September 16, 2011

Talking It Out

Yesterday I had a lovely lunch with a group of writing buddies. Naturally there was plenty of discussion about writing: where we're all at in our current projects, problems we're encountering, methods that work for us.

One of my friends is looking over a first draft and considering what needs changing in revision. Her big sticking point is that she can't figure out how to justify that the main character doesn't do the obvious smart thing near the beginning of the story to avoid the conflicts that drive the plot.

This is a common issue for writers. So many books would be over in twenty pages if only the protagonist acted less foolishly, behaved better, or decided that honesty is the best policy. Plots require conflict, and conflict often arises from people doing the wrong thing.

My friend laid out the basic story scenario for us and said how she was thinking of solving it. The rest of us offered a bunch of additional convincing factors that could result in the character's mistake. Maybe he's too stubborn to take advice or too proud to imagine his downfall or too loyal to consider a betrayal.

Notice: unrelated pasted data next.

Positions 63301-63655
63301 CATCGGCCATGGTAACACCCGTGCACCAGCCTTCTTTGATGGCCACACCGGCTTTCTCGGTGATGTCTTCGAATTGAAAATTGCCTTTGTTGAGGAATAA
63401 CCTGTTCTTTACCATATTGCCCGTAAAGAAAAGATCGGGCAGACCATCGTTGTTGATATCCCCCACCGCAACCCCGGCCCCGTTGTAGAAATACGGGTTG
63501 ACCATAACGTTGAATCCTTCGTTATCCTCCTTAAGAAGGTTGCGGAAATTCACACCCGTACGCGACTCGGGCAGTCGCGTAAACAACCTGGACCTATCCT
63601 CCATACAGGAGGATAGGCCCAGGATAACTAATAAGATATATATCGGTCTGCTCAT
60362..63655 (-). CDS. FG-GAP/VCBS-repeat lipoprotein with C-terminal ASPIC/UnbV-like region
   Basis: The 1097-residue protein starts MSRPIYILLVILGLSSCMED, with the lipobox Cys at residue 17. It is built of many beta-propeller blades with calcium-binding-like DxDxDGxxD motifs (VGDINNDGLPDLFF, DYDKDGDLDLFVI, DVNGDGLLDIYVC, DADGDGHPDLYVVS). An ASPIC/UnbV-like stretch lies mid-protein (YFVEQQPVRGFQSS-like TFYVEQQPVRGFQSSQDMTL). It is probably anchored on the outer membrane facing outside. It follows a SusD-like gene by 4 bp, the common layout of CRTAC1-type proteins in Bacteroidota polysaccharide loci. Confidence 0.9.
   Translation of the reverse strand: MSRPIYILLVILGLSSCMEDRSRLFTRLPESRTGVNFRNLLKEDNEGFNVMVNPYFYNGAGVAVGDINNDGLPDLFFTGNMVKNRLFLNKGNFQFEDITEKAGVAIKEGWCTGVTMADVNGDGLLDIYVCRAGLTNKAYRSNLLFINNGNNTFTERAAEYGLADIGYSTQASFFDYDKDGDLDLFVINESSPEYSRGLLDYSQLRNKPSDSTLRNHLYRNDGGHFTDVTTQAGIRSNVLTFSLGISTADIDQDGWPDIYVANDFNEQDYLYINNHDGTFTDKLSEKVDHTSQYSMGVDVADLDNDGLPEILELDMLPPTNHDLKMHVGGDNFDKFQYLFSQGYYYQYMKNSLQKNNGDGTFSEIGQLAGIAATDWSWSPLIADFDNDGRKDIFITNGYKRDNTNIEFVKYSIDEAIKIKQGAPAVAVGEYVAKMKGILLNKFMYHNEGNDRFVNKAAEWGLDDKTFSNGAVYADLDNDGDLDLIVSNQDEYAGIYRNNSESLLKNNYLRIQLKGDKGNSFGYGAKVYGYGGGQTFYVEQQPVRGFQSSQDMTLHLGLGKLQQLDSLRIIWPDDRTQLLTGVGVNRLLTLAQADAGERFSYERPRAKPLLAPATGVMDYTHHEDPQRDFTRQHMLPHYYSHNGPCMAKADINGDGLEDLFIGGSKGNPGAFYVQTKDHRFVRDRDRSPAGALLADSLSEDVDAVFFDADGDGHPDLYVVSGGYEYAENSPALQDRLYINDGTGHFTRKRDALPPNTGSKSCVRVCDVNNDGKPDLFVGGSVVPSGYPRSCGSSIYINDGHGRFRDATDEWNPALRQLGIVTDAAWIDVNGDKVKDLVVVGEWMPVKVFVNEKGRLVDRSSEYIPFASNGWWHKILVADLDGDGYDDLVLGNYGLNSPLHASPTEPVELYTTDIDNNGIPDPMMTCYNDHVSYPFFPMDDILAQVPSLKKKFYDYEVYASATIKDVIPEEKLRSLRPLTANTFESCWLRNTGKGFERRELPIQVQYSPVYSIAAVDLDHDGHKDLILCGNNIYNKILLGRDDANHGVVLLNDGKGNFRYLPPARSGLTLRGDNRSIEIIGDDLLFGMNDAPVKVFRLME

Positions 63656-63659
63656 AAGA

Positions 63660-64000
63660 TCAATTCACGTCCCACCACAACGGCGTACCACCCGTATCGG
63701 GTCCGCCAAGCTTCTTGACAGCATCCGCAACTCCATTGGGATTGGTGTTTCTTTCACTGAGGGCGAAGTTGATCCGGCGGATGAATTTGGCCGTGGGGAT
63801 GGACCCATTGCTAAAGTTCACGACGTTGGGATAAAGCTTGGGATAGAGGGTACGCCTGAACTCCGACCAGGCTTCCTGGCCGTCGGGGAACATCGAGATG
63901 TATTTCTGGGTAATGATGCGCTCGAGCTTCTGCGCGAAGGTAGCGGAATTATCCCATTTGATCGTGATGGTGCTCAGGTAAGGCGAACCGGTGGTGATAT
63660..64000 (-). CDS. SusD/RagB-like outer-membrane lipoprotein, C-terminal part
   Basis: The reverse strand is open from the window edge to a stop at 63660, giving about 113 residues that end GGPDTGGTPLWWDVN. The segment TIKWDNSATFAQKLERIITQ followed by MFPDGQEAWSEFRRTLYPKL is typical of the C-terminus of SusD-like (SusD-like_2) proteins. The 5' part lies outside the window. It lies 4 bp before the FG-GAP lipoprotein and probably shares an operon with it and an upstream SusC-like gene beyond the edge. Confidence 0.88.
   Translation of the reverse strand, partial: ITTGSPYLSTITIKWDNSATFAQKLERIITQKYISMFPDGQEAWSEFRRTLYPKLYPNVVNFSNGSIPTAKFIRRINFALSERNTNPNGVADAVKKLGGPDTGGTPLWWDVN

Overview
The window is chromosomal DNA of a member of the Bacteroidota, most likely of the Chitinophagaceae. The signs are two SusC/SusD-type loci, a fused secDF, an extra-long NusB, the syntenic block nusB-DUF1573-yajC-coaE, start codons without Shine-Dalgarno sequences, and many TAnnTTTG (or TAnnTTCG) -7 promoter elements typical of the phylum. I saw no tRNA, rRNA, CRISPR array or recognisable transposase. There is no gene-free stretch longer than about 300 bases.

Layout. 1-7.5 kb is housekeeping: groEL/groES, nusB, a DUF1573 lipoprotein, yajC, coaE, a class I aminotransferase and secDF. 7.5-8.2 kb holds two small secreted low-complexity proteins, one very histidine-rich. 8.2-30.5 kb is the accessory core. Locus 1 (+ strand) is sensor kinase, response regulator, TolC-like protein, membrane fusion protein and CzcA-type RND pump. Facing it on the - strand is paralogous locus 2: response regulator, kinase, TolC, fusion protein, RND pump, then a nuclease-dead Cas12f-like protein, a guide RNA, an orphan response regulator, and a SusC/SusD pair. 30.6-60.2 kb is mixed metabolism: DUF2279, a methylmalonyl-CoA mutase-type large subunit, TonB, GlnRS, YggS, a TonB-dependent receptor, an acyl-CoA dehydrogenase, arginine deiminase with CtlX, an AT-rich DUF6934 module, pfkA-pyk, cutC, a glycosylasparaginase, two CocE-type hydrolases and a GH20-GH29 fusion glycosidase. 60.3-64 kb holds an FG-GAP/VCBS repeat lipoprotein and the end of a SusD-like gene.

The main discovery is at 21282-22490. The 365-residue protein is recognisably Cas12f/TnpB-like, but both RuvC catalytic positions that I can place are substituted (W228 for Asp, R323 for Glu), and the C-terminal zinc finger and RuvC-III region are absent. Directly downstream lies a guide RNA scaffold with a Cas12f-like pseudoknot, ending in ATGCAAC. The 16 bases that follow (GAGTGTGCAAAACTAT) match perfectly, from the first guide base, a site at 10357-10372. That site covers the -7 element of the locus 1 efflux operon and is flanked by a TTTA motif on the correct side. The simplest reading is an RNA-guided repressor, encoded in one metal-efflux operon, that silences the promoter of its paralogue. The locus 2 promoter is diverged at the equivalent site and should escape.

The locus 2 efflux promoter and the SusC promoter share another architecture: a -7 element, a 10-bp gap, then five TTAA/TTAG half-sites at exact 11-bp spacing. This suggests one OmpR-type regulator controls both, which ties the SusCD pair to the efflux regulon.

I'd like to think that our suggestions were useful and that the friend with the plot problem might expand on one of them to strengthen her novel. So many times in the past, I've explained a story problem to friends and been rewarded with perfect solutions. I have brilliant ideas all the time, of course, but other people are surprisingly clever, too.

It's easy to get so lost in your own story that you aren't sure how to find your way out. Talking it over with someone else lets you take advantage of a fresh perspective and spot the right path.

Good Stuff Out There:

→ At the #Amwriting blog, Jennifer Spiller discusses how to Write What You Know and Slaughter the Cat: "My own view is we should write what we know and understand or can imagine vividly, emotionally. Then, if you want to write about a place or type of person outside your experience, you must RESEARCH. A lot."

→ Ian Dudley explains that Writing a novel is like writing a book (or a novella, only longer): "You have to use letters. Preferably strung together into words. Words of a language that, again preferably, you know. Or at least a language your readers will know."

1 comment:

Richard Scott said...

Good post! I especially liked: "I have brilliant ideas all the time, of course, but other people are surprisingly clever, too."

I sometimes... well, often, forget this.

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